Mini-course engages students with art-based social justice | Arts & Culture

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Mini-course engages students with art-based social justice

Mini-course engages students with art-based social justice

Now by Sherry Lin (MFA dance student) was performed last summer at the Detroit Dance City Festival and used the platform to raise awareness and stand in solidarity with the protesters fighting against Chinese governmental influence in Hong Kong. Dancers: Victoria Briones, Sherry Lin, Chris Underwood, Kevin Wang, Emma Zordan. Photo Credit: Kirk Donaldson

Late on a Monday night in a modest classroom with a grand piano, staff-lined chalkboards, and a steady stream of faint melodies from adjacent music rooms coursing into the space, students rearrange desks into a circle to initiate a discussion on how to approach their art through the lens of community engagement and social action.

 Through this mini-course, students engage with difficult questions facing artists: how do theatre, dance, music and interdisciplinary art forms offer critical sites for transforming cultural and social structures within society? and: What are the tools needed to harness the power of the performing arts to impact social change? 

 This is ARTSADMN 406: Art as Social Action: Realizing Impact Through Community-Driven Performance, a collaboration between the School of Social Work and The School of School of Music Theatre & Dance sponsored by the Excel Lab.

Marc Arthur leading the course.

 The class, taught by Post-Doctoral Research Fellow Marc Arthur, encourages students to analyze how they can contextualize their artistic aspirations within the current sociocultural landscape, giving them concrete skills in how to facilitate community partnerships, align their art for positive social justice and engage diverse communities. The new course was developed by Arthur to immerse students in art-based social justice and has been heavily influenced by Arthur’s own research and experiences as an artist.

 “The class emerged out of my current book project which looks at how theatre and performance has shifted the narrative of the AIDS pandemic,” said Arthur, “It also stems from a few different projects I’m working on in the School of Social Work as part of my Postdoctoral Fellowship, including a study that examines how performance can be used to achieve social justice.”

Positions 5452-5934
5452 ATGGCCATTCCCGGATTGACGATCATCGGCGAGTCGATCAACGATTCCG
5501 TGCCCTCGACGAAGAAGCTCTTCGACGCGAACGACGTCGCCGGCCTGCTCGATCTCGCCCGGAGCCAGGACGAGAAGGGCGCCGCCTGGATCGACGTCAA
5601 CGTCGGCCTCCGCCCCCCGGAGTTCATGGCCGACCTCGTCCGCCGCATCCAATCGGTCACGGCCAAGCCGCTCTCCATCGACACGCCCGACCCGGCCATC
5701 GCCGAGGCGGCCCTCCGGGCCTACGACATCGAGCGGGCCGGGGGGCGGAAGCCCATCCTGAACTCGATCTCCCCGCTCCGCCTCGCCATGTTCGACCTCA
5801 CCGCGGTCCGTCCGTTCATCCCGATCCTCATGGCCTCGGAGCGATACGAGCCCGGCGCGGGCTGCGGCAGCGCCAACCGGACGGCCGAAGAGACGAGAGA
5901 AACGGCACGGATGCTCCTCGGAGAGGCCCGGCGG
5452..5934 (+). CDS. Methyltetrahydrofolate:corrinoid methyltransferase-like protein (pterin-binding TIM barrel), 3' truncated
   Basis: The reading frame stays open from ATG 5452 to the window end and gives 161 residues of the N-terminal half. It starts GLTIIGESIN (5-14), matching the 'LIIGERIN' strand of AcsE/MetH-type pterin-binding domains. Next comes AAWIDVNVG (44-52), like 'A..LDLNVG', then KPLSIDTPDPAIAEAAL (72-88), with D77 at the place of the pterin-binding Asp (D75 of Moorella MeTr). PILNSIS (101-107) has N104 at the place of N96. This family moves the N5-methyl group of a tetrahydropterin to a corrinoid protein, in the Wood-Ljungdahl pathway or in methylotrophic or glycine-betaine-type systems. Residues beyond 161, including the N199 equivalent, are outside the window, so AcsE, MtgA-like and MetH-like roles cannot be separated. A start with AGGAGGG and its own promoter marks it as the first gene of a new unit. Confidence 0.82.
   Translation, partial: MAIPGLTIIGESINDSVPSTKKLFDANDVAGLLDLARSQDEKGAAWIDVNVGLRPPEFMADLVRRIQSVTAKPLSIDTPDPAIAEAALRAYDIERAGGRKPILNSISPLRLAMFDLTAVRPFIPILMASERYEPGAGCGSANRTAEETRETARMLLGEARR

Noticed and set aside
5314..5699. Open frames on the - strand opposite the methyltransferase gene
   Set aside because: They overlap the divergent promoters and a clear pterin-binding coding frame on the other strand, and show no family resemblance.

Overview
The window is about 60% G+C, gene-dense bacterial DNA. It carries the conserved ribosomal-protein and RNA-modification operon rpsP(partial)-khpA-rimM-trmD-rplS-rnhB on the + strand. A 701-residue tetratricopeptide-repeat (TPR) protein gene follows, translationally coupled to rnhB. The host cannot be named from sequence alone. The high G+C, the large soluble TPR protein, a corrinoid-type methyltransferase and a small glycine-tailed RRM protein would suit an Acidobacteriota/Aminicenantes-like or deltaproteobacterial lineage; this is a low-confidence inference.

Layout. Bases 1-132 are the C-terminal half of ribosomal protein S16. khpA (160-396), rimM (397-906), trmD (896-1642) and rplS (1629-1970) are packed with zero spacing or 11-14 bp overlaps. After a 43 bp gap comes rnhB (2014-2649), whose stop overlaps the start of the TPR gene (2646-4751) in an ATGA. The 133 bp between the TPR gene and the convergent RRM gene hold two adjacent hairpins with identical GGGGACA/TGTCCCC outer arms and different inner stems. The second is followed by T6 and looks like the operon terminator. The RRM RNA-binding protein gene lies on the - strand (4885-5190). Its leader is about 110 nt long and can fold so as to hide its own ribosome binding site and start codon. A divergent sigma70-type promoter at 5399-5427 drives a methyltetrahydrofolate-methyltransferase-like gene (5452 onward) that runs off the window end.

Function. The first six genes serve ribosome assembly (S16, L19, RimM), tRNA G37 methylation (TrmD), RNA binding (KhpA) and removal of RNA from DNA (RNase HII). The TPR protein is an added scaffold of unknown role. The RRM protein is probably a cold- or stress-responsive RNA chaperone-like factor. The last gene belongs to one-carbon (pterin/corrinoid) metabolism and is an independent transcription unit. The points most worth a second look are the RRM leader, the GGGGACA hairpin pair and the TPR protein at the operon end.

Students in the mini-course came from an amalgam of academic backgrounds in and out of the SMTD school — from composition and voice performance to business and education, a mixed seminar of undergraduates and master’s students — with many having a desire to utilize their talents as makers towards making a difference.

 BBA senior and acting minor Sachit Grover wants to gain a new perspective on how artists can work towards social equity, especially as he creates short films on major social issues. Grover plans on utilizing the skills and ideas fostered in this course in his future plans to move to Mumbai, India and work in the Bollywood industry.

 “My main motivation to take this course is my interest in using acting and entertainment as a means of raising awareness on social issues,” Grover said, “This class will be extremely important in helping me make a notable social change across a nation [India] with immense poverty through the medium of entertainment.”

 Fine Arts Junior Sophia Schwartz is excited for what this mini-course has to offer after joining the Art-Based Social Justice Collective last semester, which Arthur co-facilitates.

Now by Sherry Lin (MFA dance student) was performed last summer at the Detroit Dance City Festival and used the platform to raise awareness and stand in solidarity with the protesters fighting against Chinese governmental influence in Hong Kong. Dancers: Victoria Briones, Sherry Lin, Chris Underwood, Kevin Wang, Emma Zordan. Photo Credit: Kirk Donaldson
Now by Sherry Lin (MFA dance student) was performed last summer at the Detroit Dance City Festival and used the platform to raise awareness and stand in solidarity with the protesters fighting against Chinese governmental influence in Hong Kong. Dancers: Victoria Briones, Sherry Lin, Chris Underwood, Kevin Wang, Emma Zordan. Photo Credit: Kirk Donaldson